Who is FIRE?
The Foundation for Individual Rights in Education (FIRE) is a nonprofit organization that unites leaders, faculty, and students to defend and sustain civil liberties on college campuses in the United States. FIRE protects and promotes individual rights including the rights to freedom of speech, freedom of the press, freedom of association, academic freedom, legal equality, due process, religious liberty, and sanctity of conscience—essential qualities of individual liberty and dignity.
At Colorado College, two male students posted a satirical flyer in parody of a flyer posted by the Feminist and Gender Studies Program’s interns. The male students posted the flyer under the pseudonym “The Coalition of Some Dudes.” President Richard Celeste immediately denounced the flyer, calling its content “demeaning” and asking the authors of the flyer to reveal their identities. They immediately did so, and they were then subjected to a three-hour show trial. At least one administrator even solicited for witnesses against the two students. Finally, the students were found guilty of “violence” because of their “juxtaposition of weaponry and sexuality” in the flyer. Disciplinary letters were placed in both students’ files, where the letters are to remain until they graduate.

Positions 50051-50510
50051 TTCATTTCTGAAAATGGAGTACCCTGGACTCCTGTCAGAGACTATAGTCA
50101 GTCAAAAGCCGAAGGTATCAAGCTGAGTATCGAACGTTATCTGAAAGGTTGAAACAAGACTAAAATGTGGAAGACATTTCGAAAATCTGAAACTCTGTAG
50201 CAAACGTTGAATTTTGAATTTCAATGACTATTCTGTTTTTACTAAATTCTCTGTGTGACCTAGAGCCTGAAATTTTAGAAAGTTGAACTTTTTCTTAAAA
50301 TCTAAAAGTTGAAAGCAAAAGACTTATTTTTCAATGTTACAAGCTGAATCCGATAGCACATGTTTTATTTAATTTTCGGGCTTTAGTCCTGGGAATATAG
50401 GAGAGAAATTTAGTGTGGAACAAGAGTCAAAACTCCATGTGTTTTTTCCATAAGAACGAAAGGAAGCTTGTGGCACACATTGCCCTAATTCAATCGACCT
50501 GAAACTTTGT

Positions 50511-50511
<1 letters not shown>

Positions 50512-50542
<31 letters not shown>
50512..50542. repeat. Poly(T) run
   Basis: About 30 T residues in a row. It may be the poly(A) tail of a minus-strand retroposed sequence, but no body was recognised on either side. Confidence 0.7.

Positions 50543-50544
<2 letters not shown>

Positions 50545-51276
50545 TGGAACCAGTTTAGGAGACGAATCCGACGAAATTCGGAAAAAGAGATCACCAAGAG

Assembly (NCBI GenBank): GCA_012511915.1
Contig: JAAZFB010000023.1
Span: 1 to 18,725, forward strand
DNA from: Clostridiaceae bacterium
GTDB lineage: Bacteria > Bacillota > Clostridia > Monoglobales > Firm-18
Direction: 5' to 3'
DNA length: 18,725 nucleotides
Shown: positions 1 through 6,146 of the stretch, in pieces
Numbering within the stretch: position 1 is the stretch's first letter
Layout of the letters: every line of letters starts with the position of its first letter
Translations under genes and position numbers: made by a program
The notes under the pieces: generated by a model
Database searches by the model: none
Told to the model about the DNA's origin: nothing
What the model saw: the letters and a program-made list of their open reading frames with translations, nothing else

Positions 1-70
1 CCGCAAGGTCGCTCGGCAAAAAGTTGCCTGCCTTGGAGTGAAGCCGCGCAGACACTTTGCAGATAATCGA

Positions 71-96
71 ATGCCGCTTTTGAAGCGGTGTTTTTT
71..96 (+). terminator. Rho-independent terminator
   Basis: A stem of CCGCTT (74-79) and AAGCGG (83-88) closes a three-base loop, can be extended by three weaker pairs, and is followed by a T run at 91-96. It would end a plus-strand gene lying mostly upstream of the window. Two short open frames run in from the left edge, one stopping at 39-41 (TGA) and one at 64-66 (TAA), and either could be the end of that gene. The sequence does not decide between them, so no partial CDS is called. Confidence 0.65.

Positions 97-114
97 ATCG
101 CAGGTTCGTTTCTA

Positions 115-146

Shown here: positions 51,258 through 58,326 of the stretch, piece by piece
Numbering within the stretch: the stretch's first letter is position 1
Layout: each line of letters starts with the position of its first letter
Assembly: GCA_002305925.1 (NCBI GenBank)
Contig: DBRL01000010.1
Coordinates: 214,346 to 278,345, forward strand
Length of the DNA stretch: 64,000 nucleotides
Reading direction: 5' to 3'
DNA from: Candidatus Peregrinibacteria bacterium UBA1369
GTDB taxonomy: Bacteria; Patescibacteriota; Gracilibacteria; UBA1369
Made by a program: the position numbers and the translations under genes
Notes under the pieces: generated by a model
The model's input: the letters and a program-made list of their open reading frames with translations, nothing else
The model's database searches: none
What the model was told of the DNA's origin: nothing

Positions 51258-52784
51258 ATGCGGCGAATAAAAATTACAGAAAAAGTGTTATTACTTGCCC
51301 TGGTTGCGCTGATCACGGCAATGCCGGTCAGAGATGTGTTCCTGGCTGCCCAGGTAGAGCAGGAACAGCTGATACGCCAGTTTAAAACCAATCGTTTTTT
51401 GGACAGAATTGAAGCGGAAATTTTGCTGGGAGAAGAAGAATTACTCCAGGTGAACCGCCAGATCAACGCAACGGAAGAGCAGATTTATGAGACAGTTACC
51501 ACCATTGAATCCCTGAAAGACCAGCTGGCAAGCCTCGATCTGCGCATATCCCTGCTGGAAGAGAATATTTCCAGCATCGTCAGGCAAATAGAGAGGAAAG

Celeste, meanwhile, has said falsely that the students have been neither sanctioned nor punished, and he has turned the whole case into one of protecting students from the “violence” perceived by a few oversensitive souls. The truth is that these people, from the start, actually objected to the content of the flyer. Making matters even worse, Celeste has invoked the true tragedies of actual campus shootings in order to justify his administration’s shameful actions.
“How Can Colorado College Get Off FIRE’s Red Alert List?,” Adam Kissel, August 26, 2008: For the purposes of the Red Alert list, FIRE is willing to put aside the many injustices committed by Colorado College and the double standard that the college has applied in this case. All that Colorado College needs to do to get off the list is to remove the disciplinary letters from the students’ files. It is unconscionable that the two parodists should have a finding of responsibility for sexually-related violence in their files even for a day. If Celeste is not lying when he says that the students have not been sanctioned, then the only reasonable course of action is to remove the disciplinary letters from the students’ files.
“The Monthly Rag,” PDF, 201.4 KB
“Star Chamber at CC,” Vincent Carroll, Rocky Mountain News, April 16, 2008
“Joking students called on the carpet,” Jenel Stelton-Holtmeier, Denver Post, April 12, 2008
“‘What Can The Virginia Tech Tragedy Do For Me?’,” Greg Lukianoff, The Huffington Post, April 7, 2008